Smashing Pumpkins frontman Billy Corgan just gave one of the deepest interviews of his career on Why Not Now? With Amy Jo Martin. Corgan reveals he was extremely close to suicide in the early ‘90s and how the Pumpkins classic “Today” was the first step in getting him out of that dark place.

The Smashing Pumpkins’ sound has never strayed too far from the sadder moments of life, helping define the alternative rock explosion of the 1990s. The Pumpkins were on their way to big success after releasing their debut Gish in May 1991, but when Nirvana’s Nevermind and Pearl Jam’s Ten came out later that year, Corgan became disenfranchised with his place in music.

“Within a short span of time I went from thinking I was very successful within my given field, to all the rules had changed in my given field,” Corgan explained. “Everything I had built myself up to be and do was no longer as relevant as it needed to be. I went into a very strange depression because I felt like something had been not taken, but the change made me feel kind of inadequate in a way I wasn’t prepared for.”

Corgan continued, “I reached this kind of morning in my life where it was like I’m either going to jump out a window, or I was going to change my life. I know that sounds very dramatic, but that’s literally what happened. I couldn’t meditate on death anymore than I had, I’d even gotten to the point where, they say it’s very troubling in suicide land if you start giving away your possessions. I’d already been through all those stages, I was giving away stuff and planning my eulogy, and all sorts of weird self-absorbed things.”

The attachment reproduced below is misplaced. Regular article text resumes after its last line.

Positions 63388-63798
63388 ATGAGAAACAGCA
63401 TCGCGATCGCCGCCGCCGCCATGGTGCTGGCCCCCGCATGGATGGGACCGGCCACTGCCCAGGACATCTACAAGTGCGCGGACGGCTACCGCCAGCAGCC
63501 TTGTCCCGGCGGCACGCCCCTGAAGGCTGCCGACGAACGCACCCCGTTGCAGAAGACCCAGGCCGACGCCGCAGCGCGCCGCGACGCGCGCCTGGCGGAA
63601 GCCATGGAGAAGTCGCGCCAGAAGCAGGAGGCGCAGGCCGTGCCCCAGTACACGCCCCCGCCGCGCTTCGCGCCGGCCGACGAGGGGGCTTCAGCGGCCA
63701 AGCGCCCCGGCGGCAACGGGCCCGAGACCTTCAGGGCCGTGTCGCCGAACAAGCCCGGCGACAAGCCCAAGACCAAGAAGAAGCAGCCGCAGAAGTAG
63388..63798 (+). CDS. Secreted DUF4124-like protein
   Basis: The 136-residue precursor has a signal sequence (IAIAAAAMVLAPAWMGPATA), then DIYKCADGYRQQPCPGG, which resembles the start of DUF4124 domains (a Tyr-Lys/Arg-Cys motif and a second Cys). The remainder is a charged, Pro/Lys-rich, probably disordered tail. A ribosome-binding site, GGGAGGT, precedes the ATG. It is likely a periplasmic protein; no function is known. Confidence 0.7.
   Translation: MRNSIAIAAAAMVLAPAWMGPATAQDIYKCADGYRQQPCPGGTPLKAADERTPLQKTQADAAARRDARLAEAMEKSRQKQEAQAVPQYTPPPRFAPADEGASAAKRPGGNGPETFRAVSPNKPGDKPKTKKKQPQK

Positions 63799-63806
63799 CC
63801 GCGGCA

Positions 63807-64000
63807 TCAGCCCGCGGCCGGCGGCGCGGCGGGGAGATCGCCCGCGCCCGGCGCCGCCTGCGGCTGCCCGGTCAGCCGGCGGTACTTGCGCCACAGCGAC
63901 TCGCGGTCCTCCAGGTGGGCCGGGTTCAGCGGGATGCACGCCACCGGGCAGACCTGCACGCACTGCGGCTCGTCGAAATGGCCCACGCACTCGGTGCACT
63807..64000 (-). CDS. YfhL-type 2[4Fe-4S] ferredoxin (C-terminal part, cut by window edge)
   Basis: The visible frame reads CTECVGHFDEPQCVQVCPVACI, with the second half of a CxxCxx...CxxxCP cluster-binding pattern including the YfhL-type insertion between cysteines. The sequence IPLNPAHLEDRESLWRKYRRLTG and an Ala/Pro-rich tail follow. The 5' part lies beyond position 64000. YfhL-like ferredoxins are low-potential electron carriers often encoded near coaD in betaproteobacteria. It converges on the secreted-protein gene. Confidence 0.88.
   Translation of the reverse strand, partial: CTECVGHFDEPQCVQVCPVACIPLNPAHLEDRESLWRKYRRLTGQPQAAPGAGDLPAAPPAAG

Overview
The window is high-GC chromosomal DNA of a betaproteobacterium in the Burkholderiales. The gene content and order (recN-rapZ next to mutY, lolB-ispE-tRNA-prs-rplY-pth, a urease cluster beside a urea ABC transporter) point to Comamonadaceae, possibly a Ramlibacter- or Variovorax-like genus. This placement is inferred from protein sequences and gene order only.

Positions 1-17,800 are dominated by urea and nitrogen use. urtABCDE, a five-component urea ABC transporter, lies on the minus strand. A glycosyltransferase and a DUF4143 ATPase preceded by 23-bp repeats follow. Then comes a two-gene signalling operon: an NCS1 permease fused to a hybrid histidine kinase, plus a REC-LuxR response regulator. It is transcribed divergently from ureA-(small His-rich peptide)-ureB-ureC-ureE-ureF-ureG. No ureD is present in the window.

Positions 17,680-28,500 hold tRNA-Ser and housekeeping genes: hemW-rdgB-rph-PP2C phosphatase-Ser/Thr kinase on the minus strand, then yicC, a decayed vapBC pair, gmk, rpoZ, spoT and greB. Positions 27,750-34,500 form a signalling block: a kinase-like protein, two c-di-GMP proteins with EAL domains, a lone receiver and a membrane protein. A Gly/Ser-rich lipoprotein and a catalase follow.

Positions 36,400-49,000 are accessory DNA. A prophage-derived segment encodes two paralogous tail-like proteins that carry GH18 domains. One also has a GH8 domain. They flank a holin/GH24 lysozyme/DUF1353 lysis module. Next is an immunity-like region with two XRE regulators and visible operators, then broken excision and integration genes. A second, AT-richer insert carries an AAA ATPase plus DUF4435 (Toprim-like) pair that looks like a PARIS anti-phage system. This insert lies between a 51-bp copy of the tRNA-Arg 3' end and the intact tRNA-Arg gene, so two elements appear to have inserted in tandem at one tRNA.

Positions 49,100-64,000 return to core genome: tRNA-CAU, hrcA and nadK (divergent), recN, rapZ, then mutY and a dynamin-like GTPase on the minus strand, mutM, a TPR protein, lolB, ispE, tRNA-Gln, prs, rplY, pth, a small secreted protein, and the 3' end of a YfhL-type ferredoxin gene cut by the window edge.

Corgan brought listeners back to a moment of clarity which may have saved his life. “I woke up one morning, and I kind of stared out the window and thought, ‘Okay, well, if you’re not going to jump out the window, you better do whatever it is you need to do,’” the musician described. “That morning I wrote, I think it was the song ‘Today,’ which people would probably be fairly familiar with, it’s the ice cream truck video song. It’s sort of a wry observation on suicide, but in essence the meditation behind the lyric is that every day is the best day, if you let it be.” [via Alternative Nation]

Check out the full Why Not Now? interview with Billy Corgan below.

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